Most women aren’t aware of cancer overdiagnosis risks, UMN study says

Researchers say a lack of information about the risks of overdiagnosis may be to blame.

Sally Samaha

Less than 20 percent of women in the U.S. are aware that routine mammograms can lead to overdiagnosis and overtreatment of breast cancer, according to a University of Minnesota study published this month. 

The routine screenings detect cancers, including those that aren’t harmful. This may negatively impact women who are unnecessarily treated with surgery, chemotherapy or radiation. Some researchers say better health communication may be key to raising awareness of these problems.

The study was done in response to increasing numbers of professional organizations — like the American Cancer Society and the U.S. Preventive Services Task Force — recommending that women, especially those in their 40s, weigh the risks and benefits when deciding whether to get breast cancer screenings, said Rebekah Nagler, assistant professor and lead author of the study.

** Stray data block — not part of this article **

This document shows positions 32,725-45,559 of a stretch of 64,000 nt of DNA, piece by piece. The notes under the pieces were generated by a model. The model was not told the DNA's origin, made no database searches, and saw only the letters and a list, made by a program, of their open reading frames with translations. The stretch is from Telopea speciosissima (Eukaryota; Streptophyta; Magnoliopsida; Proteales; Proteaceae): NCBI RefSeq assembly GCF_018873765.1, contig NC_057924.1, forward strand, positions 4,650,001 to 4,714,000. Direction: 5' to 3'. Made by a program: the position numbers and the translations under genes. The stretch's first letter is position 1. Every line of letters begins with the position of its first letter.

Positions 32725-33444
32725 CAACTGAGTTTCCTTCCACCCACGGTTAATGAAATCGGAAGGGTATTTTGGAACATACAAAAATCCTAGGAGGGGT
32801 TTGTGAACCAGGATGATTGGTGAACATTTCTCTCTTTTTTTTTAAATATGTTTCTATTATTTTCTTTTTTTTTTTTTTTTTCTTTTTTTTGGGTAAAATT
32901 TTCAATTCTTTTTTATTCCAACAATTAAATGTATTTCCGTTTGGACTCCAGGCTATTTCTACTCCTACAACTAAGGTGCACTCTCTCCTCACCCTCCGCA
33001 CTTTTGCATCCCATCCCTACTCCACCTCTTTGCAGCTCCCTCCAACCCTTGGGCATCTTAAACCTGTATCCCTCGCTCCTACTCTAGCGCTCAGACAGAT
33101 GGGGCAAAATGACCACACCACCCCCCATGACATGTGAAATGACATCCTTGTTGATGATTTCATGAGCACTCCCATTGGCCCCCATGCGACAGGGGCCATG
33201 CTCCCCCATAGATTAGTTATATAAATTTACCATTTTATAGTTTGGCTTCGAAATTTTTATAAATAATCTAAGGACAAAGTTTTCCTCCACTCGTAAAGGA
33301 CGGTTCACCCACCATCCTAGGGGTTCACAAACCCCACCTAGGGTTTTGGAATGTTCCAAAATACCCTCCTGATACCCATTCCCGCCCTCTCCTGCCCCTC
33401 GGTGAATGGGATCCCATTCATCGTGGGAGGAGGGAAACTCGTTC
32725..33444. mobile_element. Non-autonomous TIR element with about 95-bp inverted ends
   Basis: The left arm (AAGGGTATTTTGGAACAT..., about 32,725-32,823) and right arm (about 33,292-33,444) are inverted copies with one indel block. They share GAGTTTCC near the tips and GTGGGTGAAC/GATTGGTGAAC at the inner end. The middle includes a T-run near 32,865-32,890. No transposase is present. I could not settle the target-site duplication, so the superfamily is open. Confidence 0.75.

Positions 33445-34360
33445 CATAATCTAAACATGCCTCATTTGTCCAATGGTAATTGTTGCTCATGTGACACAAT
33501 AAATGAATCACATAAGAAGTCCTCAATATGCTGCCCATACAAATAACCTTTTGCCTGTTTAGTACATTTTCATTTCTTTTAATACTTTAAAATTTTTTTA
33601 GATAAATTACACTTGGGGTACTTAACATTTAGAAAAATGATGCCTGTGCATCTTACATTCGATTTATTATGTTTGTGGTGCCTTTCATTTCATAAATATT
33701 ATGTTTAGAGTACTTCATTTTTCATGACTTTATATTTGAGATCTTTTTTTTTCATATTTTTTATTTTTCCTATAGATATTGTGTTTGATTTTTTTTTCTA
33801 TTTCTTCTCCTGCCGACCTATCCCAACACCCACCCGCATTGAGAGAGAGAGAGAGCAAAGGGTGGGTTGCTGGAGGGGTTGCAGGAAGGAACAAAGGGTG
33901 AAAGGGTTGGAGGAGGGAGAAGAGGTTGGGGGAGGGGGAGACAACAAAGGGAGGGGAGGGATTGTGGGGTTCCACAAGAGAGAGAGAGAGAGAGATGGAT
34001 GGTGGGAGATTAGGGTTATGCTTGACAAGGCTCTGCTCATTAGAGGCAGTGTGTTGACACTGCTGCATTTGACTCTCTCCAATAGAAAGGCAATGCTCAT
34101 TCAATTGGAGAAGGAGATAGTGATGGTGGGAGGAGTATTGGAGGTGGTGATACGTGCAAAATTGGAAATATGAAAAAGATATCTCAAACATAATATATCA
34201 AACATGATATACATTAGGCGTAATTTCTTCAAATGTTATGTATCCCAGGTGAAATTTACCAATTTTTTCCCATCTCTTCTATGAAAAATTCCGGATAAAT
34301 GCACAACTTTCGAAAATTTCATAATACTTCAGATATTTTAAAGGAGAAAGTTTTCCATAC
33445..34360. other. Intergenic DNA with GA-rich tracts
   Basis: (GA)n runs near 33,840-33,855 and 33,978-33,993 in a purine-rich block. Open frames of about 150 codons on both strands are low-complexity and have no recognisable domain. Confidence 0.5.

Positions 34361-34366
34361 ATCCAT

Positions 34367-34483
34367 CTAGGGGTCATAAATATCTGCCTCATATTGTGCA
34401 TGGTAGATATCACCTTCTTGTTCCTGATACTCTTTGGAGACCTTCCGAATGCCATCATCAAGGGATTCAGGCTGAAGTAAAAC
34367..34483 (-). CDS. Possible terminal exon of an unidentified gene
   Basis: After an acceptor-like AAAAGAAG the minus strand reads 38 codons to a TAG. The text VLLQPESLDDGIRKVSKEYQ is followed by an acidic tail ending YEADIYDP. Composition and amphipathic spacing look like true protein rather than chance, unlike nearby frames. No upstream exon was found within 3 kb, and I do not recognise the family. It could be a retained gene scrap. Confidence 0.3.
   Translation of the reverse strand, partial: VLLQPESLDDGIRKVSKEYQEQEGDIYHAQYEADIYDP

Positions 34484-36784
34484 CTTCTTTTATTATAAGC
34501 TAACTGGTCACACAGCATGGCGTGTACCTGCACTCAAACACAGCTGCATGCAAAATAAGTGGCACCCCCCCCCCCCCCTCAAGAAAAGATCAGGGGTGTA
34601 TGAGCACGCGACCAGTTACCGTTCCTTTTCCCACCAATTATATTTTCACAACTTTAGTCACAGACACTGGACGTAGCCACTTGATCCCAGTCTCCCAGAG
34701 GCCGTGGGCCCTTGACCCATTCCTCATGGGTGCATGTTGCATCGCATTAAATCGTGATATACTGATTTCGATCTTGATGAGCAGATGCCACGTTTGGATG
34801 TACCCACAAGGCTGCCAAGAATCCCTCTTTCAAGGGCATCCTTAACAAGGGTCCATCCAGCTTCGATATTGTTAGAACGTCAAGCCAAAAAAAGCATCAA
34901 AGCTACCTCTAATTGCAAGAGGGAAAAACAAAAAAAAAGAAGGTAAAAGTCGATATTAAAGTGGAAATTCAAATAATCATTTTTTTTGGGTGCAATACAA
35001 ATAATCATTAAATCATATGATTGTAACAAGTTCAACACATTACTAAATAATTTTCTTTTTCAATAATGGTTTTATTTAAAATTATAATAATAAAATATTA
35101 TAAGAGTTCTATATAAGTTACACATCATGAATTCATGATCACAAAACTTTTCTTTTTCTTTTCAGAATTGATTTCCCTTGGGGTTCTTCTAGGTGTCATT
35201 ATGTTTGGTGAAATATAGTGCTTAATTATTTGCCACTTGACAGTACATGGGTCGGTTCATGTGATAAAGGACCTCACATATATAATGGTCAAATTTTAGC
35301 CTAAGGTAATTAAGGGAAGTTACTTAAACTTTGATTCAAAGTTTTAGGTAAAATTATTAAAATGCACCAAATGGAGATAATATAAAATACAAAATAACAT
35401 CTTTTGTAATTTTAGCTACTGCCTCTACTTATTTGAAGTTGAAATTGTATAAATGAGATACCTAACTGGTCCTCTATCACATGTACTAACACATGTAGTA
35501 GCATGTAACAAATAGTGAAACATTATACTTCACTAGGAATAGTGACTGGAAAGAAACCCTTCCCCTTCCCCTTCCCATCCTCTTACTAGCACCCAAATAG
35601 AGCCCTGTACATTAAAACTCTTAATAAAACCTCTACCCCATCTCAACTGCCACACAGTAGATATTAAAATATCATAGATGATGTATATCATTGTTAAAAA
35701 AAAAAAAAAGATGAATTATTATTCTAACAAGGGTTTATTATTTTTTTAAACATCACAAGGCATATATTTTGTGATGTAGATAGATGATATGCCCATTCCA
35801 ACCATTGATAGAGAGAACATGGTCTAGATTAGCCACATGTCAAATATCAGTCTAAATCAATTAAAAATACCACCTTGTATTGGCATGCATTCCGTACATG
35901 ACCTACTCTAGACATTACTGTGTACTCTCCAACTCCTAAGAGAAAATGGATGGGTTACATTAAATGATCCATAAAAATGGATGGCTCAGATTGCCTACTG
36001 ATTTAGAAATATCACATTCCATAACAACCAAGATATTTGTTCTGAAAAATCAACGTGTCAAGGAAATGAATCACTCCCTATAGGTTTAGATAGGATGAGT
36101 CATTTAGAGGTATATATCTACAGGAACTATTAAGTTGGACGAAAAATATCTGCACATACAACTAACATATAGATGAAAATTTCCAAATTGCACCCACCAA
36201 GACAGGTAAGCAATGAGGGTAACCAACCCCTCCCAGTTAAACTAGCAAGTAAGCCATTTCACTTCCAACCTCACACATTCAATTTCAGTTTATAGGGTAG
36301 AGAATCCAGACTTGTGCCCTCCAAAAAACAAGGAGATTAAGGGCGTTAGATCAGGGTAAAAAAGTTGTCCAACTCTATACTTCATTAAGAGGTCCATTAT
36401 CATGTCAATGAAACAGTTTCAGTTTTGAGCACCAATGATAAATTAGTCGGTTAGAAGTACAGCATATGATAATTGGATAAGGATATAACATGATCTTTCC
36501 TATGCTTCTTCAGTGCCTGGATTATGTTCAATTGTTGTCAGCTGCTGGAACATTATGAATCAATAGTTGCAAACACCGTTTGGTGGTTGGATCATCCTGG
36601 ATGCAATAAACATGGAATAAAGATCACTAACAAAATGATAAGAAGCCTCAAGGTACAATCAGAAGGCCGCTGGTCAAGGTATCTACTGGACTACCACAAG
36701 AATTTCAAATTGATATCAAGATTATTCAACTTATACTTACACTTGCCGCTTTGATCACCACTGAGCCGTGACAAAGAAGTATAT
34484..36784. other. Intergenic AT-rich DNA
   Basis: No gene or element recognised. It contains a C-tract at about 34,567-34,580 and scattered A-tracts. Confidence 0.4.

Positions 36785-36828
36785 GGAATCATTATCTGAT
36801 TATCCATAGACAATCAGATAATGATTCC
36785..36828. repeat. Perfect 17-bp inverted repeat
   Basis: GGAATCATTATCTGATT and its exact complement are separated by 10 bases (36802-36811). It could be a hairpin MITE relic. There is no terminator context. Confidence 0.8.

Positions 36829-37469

“Our question is, do women in fact have the information they need to make that sort of calculation?” Nagler said.

The study also shows women aren’t aware of recent changes made to the recommended age for mammograms. 

In 2009, the U.S. Preventive Services Task Force upped the recommended age for women to receive mammograms from age 40 to 50. The American Cancer Society issued a similar recommendation, raising the recommended age to 45 in 2015. 

“These new recommendations were coming out of an evaluation of evidence that suggests that there are harms of getting breast cancer screenings when it’s not necessary,” said Sarah Gollust, associate professor and senior author of the study.

The changes also come in response to increasing knowledge about slow-growing cancers that can be benign, Gollust said. Treating these cancers can put patients through unnecessary sickness and distress, she said.

“It could be that we’re not doing a good enough job providing information about what those risks really are and how they translate and how they perhaps could affect one’s decision-making,” Nagler said.

Promoting balance between harm and benefit in cancer prevention and treatment is difficult for not only researchers but also communicators, which may contribute to low levels of awareness, said Kari Mentzer, a research assistant at the University’s School of Public Health.

“More training for everyone would be helpful,” Mentzer said. “If reporters had more science training and researchers had more media training [in] how to tell these stories to be effective so that the public hears them.”